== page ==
Magic Brother & Mystic Sister | Interview

February 23, 2021

Magic Brother & Mystic Sister | Interview

Magick Brother & Mystic Sister offer a sixties inspired journey through various of styles. Their self-titled debut full-length is a co-release between Athens’ Sound Effect Records and Madrid’s The John Colby Sect.

Eva Muntada: piano, synthesizers, organ, mellotron & vocals
Xavi Sandoval: bass & guitars
Marc Tena: drums & vocals
Maya Fernández: flute

“We make music for a utopian lifestyle”

What’s the concept behind the formation of Magic Brother & Mystic Sister?

Xavier Sandoval: I feel we make music for a utopian lifestyle, perhaps the one we would like to have and although we try, reality and present is what it is. For this album we gathered four musicians with no other purpose than to improvise and play as freely as possible. Personally, I think music must contain something magical and evoke images, sensations, emotions … Trying to capture the atmospheres we imagine as best as possible and to tune in with that inspiration, is to use themes related to magic, or the world of dreams.

Xavi Sandoval and Eva Muntada outside the Cosmik Sisterlodge

How would you describe your sound?

It’s a peculiar sound due to the type of formation we have; bass, keyboard, flute and drums, only with guitars recorded later. Our sound is based mostly on the use of the mellotron and flute, but also the patterns of bass and drums and the dreamy voices. Perhaps this combination creates our sonority? In some themes, the synthesizer, piano or guitar arrangements have shaped each song providing a more cosmic sound in some songs, and more jazz or folk in others.

Would you like to talk a bit about your background?

When I was a child my parents listened to flamenco, and on long car trips they always listened to cassettes of Elvis Presley, Eddie Cochran, Chuck Berry et cetera. I knew them by heart and I loved them.

I’m self-taught. I started playing in high school, where I liked Led Zeppelin and Black Sabbath and so I started playing bass with a band of pupils older than me, experimenting with psychedelic rock, playing cover-versions of Hendrix, Cream, Steppenwolf et cetera. Then like everyone else we went through various groups, whether they were garage, pop, rock or psychedelia, until the era of techno and electronic music arrived, and I dedicated myself to studying and experimenting with ambient, cosmic music, krautrock, et cetera. I then spent a long spell collaborating in a music project for yoga and meditation playing the sitar.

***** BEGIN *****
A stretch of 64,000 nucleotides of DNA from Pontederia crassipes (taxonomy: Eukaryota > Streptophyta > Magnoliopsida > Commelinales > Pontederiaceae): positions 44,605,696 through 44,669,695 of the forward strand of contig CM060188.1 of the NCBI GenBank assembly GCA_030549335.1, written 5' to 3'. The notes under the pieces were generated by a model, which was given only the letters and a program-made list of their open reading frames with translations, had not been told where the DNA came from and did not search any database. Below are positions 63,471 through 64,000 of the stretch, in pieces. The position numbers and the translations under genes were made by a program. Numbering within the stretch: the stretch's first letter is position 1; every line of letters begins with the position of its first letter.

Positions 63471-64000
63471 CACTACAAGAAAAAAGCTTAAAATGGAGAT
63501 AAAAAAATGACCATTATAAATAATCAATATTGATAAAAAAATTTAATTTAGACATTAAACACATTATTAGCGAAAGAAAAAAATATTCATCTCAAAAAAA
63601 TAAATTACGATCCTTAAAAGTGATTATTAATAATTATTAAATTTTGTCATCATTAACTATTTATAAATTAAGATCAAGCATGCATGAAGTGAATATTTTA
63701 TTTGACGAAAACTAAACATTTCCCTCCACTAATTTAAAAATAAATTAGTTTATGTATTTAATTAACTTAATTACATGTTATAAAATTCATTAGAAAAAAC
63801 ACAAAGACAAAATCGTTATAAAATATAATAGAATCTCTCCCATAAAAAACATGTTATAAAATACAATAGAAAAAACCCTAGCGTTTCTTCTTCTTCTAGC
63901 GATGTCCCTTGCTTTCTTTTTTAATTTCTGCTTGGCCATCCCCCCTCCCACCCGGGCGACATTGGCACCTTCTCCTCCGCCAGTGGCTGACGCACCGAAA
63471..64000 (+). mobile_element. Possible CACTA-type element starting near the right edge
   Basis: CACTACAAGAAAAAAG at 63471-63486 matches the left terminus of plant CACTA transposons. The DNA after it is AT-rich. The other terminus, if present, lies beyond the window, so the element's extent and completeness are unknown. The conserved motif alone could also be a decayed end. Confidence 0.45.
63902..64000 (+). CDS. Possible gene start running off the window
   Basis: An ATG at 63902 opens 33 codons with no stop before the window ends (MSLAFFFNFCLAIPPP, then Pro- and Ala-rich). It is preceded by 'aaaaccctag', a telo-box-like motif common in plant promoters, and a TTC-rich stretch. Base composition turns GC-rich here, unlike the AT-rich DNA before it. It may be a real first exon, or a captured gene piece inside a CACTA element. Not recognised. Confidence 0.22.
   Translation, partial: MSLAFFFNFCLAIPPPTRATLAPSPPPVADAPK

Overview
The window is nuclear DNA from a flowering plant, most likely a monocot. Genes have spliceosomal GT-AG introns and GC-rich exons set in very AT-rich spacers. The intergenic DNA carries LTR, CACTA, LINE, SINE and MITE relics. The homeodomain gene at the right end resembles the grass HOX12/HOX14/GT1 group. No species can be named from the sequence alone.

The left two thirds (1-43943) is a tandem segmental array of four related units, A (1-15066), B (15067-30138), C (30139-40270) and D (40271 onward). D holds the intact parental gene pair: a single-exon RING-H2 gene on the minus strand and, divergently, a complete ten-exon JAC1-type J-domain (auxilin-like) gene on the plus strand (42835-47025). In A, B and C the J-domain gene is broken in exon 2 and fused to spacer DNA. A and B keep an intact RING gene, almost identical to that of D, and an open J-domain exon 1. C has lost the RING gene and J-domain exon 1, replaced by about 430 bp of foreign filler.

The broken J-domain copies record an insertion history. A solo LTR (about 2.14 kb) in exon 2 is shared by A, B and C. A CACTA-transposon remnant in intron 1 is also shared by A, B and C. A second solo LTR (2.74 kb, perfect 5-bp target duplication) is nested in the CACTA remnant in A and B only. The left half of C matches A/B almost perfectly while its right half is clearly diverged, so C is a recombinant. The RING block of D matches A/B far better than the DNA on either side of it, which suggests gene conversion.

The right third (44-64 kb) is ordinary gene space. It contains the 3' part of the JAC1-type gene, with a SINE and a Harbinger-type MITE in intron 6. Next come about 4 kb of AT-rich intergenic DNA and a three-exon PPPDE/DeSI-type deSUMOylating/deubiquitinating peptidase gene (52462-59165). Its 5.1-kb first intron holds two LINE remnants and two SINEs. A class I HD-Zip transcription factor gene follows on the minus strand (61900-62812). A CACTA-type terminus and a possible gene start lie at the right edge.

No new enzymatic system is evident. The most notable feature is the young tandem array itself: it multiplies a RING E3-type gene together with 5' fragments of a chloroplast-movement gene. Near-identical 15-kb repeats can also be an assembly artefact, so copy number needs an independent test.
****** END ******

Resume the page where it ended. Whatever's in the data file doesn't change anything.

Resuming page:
In the end, we make music whenever possible for each moment in life has its soundtrack. Sometimes it depends on the circumstances and your environment, and in our case it’s always from the underground and against the current.

Xavi Sandoval and Eva Muntada in church

“The doors will always be open”

Are any of you involved in any other bands or do you have any active side-projects going on at this point?

Nowadays there are a lot of musicians who have several projects at the same time and perhaps it’s quite common, but in my case, I do not believe too much in that. Life goes very fast; I have little time and I must make it compatible with my work. For me right now, it is difficult to indulge in multiple projects, and I believe in this one, so Eva and I are focused on it. I really admire other groups that make very interesting music and it would be great to collaborate with them, but it is difficult, who knows maybe in the future. Although I believe that MB & MS could be an “open project” for musicians who want to collaborate, it is a matter of connecting, creativity and energy. The doors will always be open.

Can you share some further details how your latest album was recorded?

The album was conceived by taking music from suggestive images, like an imaginary soundtrack we wanted to convey a cinematic and mysterious atmosphere. Although it’s a long story, each song has its moment, its place and represents something. It was a long process and some songs were left off the record.


The album was recorded in our home studio, Cosmik Lodge, but some aspects were recorded in Sol de Sants Studio where Marc was working – utilising a mix of new and vintage gear. Normally we record bass, drums and keyboards at the same time, then we add flute, more keyboards, guitars, percussions etc. The first song we recorded was ‘Les Vampires’ where I made a script from which we recorded the different parts. Some songs were recorded on an inspirational night, and in others there were false-starts and took months to complete. We had several bases on which we had worked for a while, and then we would compose the rest.